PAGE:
Castro was a hero to the burgeoning cultural-political revolution of the 1960s and 1970s, and became a worldwide symbol of defiance and resistance. His social reforms transformed the tiny island of Cuba. He established free public education, free health care and agrarian reform, His troubles with the U.S. began when he nationalized American-owned businesses in 1960. He also kicked the Mafia out of Cuba, ending its era of rampant criminality and impunity, which included gambling, drugs, prostitution and porn films. I remember reading an article in the 1970s about floor shows at one Mob hotel where women had sex with donkeys. I thought it was from Rolling Stone, but couldn't find it in their archives. This story will do.

For me personally I have had a soft spot, or blind spot for Fidel Castro, realizing his imperfections, but finding him an inspiration when few have been available. Over the years I became aware of the ongoing U.S. terror campaign against him and his government. At one point Cuba sent spies to the U.S. to get information on terror groups emanating from Miami's Cuban exile community. They got caught, tried and convicted, and became a cause célèbre among the counterculture, known as the Cuban Five. I donated small amounts of money to their freedom fund from time-to-time.

I have also donated small amounts of money to the Madison-Camagüey Sister City Association and the Wisconsin Medical Project, which have brought medical supplies to Cuba since 1994. Madison has sister city relationships with eight municipalities around the world, promoting cultural, educational and social exchanges to further international understanding.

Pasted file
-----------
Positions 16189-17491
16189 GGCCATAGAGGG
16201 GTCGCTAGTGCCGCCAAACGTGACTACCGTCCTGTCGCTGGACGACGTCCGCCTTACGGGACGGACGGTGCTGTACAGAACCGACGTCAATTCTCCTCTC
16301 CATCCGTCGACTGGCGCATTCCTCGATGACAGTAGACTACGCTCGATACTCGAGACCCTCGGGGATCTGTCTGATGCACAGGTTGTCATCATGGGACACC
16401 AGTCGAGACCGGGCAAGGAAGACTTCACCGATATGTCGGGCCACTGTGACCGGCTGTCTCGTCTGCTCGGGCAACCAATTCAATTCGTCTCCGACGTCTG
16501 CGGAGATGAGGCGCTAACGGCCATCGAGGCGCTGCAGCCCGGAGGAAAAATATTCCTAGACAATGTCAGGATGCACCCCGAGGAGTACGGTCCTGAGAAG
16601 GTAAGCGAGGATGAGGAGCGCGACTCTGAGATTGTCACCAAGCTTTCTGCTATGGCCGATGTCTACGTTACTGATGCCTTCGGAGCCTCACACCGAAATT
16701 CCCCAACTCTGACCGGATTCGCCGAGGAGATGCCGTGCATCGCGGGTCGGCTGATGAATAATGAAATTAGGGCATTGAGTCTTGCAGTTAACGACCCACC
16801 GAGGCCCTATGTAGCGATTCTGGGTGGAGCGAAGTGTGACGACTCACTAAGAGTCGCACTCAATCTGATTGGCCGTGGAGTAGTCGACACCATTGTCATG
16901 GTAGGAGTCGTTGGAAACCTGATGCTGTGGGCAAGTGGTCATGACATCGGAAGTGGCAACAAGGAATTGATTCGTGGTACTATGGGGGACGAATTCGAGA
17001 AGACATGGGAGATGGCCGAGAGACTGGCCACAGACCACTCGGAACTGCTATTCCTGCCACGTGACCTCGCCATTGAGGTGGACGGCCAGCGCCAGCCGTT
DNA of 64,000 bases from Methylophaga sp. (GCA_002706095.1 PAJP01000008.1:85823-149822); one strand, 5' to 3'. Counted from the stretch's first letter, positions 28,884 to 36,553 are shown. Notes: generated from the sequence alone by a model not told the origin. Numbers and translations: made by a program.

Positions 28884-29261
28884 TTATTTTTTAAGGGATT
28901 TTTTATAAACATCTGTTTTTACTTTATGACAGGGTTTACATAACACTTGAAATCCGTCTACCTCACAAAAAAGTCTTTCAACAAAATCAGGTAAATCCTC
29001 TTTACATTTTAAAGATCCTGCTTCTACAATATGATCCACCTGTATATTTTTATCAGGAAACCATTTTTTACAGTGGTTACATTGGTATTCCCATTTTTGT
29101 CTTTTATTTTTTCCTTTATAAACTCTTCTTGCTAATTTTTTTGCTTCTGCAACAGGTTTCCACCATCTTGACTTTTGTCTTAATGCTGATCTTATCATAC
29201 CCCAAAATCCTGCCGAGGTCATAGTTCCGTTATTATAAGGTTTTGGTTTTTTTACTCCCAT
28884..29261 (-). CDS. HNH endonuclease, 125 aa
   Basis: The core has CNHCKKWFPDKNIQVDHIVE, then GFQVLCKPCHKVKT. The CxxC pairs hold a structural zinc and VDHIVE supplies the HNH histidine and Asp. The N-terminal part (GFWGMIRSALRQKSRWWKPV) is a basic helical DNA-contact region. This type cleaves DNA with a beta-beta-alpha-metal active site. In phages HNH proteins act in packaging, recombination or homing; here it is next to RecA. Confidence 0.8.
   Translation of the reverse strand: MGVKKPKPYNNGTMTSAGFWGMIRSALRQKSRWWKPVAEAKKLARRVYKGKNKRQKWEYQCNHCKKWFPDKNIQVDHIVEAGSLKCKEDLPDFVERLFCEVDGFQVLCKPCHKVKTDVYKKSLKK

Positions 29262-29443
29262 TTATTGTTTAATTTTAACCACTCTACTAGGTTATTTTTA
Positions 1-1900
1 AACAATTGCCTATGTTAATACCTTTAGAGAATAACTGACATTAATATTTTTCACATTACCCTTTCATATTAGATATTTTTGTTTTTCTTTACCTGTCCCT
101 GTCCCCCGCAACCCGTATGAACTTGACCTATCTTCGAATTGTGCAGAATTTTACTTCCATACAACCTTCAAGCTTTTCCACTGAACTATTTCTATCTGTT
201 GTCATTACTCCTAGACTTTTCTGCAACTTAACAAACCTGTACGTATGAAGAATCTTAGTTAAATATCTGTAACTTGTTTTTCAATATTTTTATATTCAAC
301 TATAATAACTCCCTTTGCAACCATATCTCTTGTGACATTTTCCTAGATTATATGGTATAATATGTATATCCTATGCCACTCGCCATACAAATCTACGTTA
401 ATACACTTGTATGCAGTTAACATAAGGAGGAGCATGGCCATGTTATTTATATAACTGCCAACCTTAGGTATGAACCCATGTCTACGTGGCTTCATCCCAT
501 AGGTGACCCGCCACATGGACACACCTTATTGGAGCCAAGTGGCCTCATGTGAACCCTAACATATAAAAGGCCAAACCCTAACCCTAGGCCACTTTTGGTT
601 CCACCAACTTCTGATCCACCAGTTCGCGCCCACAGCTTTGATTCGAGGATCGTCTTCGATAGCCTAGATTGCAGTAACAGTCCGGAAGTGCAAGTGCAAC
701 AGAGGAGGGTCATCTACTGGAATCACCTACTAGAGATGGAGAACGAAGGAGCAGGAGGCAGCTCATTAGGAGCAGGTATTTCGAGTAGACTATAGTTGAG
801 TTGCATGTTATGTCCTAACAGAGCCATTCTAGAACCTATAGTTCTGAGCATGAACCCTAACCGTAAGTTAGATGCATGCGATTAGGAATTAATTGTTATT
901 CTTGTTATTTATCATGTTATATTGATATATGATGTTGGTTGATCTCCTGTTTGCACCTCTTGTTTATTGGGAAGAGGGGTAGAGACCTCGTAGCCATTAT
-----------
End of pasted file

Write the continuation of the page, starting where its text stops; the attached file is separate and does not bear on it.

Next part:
Now Fidel Castro is gone, and around the planet he is revered as a great revolutionary. In the "U.S." corporate media he is mostly reviled as a communist dictator who imprisoned and executed people. I look at him as a man who overthrew a brutal dictator and mafioso, and established a distributive economic and social system. Cuba isn't a perfectly equal society, but it is far more egalitarian than its neighbor to the north.

This is Castro's greatest gift, and his greatest legacy. A compare and contrast with what we have reveals the shameful failure of our supposedly democratic system to actually practice democracy. In a real democracy there would not only be no President Donald Trump, there would be no rich guy Donald Trump either. Trump, a criminal sociopath, would likely find petty crime the only avenue available to him, and he would very likely spend most of his life in prison - if the firing squad didn't get him first.

Polar bears taking a break. They depend on our good will for their survivalI still have my doubts that Trump will actually take the oath of office. If he does, his tenure will be short. I have said it before, and am saying it again. Our unsustainable infinite-growth economic system will fail, and likely within the next few years. Trump's skew-to-the-rich policies will speed up the process. His climate change denial and its consequent policies will accelerate the failure even more. We would do well to prepare for Trump's collapse.
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Here's Motorpsycho Nightmare, not Dylan, but close.

Here's an old favorite in Cuba.

This song isn't heard much these days.

Buena Vista Social Club.

Here's a song to celebrate the return of Guantanamo Bay to Cuba.

Here's the Rolling Stones in Havana, March 25, 2016.

1 Comments:

Anonymous Ed said...

Greetings from the other side of The Lake.

I too was saddened by the death of Fidel. Sorry that he and Hugo didn't live to see the age of Trump. It takes a lot of courage to stand up to the United States. Salvador Allende is testament to that.

Remember when Vice President Nixon's motorcade was attacked in Venezuela? Latin America needs to embargo the U.S.

12/22/2016 1:21 PM